The Betrayal

That’s the title of a long article in The Atlantic by George Packer about the Biden administration’s handling of the withdrawal from Afghanistan. Even if you’re already as disgusted as I am by the betrayal — Donald Trump’s decision to turn over the whole country to the Taliban and, especially, Biden’s scandalous handling of the pullout — the article is well worth reading in full. It should be required reading for any Democrat who still has confidence in Biden.

David Von Drehle provides a good summary of the non-anecdotal portions of Packer’s piece. He writes:

[Packer’s] indictment takes aim at the apparently willful failure to offer an orderly exit from Afghanistan for combat interpreters, embassy support staff, intelligence informants and so on. Many of these individuals have been denounced as traitors and are at risk of death — if they haven’t been killed already.

Biden is quoted saying more than once that the United States had no duty to protect those who relied on or worked beside us. And so advocates of honorable assistance met one brick wall after another. A proposal to relocate Afghans to the U.S. territory of Guam while processing their visa applications went nowhere. Bipartisan delegations of U.S. veterans beseeched the White House for action — but concluded that they were being ignored. Further, they surmised that, considering the multitude of humanitarian policy promoters at senior levels in the administration, the cold shoulder could only be coming from the very top.

Von Drehle continues:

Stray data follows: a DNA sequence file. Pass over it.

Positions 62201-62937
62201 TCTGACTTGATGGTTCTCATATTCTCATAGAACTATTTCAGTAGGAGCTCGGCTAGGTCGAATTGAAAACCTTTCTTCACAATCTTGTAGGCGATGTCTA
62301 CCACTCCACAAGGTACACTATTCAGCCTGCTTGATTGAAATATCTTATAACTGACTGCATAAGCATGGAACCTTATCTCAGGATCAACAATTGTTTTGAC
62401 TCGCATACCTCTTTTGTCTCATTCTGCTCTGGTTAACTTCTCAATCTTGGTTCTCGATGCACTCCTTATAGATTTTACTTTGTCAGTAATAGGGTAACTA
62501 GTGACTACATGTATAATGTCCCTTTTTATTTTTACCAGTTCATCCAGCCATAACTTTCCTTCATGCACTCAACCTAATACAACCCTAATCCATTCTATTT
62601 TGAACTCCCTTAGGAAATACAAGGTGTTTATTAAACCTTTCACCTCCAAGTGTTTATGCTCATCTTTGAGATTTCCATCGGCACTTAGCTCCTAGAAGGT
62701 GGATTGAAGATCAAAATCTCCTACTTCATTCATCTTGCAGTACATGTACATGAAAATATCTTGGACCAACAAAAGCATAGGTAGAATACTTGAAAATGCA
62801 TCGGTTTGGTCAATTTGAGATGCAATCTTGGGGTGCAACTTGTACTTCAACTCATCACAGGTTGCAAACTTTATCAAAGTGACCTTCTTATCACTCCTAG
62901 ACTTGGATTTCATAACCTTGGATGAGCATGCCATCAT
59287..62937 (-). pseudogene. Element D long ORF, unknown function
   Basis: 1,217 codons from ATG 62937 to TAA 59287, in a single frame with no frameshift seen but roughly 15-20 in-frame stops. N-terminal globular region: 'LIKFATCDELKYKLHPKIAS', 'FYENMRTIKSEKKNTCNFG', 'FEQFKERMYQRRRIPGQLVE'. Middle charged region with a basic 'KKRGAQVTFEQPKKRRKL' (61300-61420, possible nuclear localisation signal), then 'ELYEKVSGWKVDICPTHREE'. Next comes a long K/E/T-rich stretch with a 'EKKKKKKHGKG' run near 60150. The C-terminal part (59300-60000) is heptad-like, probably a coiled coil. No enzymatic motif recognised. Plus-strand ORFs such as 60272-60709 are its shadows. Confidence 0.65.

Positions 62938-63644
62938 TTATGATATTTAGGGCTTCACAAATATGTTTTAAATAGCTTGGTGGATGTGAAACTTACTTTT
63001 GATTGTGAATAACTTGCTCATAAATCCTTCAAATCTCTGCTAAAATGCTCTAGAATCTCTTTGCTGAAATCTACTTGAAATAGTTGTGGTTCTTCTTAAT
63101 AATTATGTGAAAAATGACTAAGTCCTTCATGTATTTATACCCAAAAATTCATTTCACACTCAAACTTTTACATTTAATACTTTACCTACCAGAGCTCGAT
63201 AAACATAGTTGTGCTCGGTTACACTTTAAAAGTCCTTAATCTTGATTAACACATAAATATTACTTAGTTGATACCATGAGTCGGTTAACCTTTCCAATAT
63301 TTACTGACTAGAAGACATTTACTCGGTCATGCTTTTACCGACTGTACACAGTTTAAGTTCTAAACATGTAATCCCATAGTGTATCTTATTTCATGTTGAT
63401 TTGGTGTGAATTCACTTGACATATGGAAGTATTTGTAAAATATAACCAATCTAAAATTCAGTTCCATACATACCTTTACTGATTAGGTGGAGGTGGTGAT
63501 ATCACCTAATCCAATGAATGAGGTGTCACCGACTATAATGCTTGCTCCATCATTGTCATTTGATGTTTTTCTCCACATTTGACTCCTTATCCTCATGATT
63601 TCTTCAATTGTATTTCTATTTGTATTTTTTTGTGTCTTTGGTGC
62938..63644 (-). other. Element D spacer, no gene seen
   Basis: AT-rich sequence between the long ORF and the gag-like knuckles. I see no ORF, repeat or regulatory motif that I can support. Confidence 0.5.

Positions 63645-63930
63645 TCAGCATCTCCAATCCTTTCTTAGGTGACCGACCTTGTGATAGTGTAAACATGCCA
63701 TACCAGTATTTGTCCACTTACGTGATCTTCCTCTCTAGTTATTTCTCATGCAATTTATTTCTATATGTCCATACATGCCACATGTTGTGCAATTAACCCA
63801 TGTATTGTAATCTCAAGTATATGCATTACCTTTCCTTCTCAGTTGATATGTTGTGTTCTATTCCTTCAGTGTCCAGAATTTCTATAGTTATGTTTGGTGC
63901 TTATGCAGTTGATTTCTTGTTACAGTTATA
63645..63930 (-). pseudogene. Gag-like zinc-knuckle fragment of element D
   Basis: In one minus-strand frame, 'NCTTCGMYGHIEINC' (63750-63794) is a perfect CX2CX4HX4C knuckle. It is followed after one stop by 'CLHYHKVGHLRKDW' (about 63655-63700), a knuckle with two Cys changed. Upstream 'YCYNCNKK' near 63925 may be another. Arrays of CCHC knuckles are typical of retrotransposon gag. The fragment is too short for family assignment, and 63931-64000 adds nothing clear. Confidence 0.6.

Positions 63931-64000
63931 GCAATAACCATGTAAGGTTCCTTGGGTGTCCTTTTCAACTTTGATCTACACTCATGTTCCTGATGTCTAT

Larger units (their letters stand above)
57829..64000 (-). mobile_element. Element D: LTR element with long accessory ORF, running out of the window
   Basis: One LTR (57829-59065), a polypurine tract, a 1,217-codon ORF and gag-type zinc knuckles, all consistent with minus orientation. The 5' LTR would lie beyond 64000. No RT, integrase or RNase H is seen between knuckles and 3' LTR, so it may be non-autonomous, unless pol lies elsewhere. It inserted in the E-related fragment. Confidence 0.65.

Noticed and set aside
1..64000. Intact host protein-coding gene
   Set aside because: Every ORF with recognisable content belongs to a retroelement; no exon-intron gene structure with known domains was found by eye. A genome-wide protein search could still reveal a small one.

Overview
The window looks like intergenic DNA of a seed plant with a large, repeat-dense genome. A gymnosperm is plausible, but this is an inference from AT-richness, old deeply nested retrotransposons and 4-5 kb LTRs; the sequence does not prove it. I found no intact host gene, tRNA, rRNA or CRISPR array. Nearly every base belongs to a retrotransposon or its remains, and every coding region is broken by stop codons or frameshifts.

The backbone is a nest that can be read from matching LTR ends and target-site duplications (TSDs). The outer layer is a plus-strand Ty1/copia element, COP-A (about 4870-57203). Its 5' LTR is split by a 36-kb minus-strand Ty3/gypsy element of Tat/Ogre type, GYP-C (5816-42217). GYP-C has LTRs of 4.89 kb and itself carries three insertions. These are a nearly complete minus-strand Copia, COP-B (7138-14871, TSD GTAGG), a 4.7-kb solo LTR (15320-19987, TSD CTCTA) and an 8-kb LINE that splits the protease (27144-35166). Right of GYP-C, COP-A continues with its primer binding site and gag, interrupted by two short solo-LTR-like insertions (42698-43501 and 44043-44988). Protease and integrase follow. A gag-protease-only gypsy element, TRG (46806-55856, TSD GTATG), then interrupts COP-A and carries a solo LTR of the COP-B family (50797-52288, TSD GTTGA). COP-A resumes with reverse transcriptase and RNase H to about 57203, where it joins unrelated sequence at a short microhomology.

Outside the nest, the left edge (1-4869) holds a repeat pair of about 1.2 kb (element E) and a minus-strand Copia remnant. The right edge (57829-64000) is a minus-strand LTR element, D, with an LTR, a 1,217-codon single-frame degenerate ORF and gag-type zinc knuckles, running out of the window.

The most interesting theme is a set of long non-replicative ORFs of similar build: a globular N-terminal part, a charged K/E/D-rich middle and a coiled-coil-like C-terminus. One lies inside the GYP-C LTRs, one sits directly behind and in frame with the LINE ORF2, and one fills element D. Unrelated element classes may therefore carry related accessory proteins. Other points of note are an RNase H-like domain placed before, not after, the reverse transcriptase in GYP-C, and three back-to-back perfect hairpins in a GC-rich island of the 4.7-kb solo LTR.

Though no one from the White House would say so on the record, Packer reports that Biden’s people continue to claim there was no way they could have foreseen how quickly the Taliban would complete its takeover. But it was foreshadowed, notably by Dexter Filkins in the New Yorker in March of last winter.

His report portrayed a robust Taliban and an Afghan government already collapsing. The Taliban controlled Afghanistan’s highways, operated de facto governments in the provinces and maintained an open, armed presence even in the capital, Kabul. Meanwhile, the Afghan army couldn’t fill its ranks even by dangling money, and the public had given up on the corrupt administration of feckless Ashraf Ghani, the former president who fled the country.

Failure to plan equals planning to fail, the saying goes — and it was true. Biden’s failure to plan for an honorable, orderly retreat from Afghanistan produced the very scenes of chaos and abandonment he had hoped to avoid.

Packer acknowledges that Kabul fell faster than anticipated. However, he condemns the Biden administration’s failure to plan for a worst-case scenario.

What about the administration’s claim that however ugly it might have been, the airlift from Kabul was ultimately a great success? It’s nonsense:

By one estimate [that of Human Rights First]. . .90 percent of Afghans eligible for relocation were left behind. Most of those who did get out were rescued only by the initiative of conscience-stricken troops and diplomats in Kabul, and by a loose network of tireless volunteers working around-the-clock stateside.

In other words, had matters been left solely to Team Biden, the failure rate probably would have exceeded 95 percent.

Von Drehle concludes with this:

Biden’s approval rating plunged during the days so grippingly recounted in Packer’s article. So far, it hasn’t recovered. The more one learns about the pullout from Afghanistan, and the willful betrayal of our friends, the more perceptive and just that judgment appears.

Right. But unfortunately the stain of the pullout extends beyond Biden. In my opinion, it’s a stain on America’s international reputation and, above all, our honor.

The last word goes to Packer:

The Biden administration failed to heed the warnings on Afghanistan, failed to act with urgency—and its failure has left tens of thousands of Afghans to a terrible fate. This betrayal will live in infamy. The burden of shame falls on President Joe Biden.

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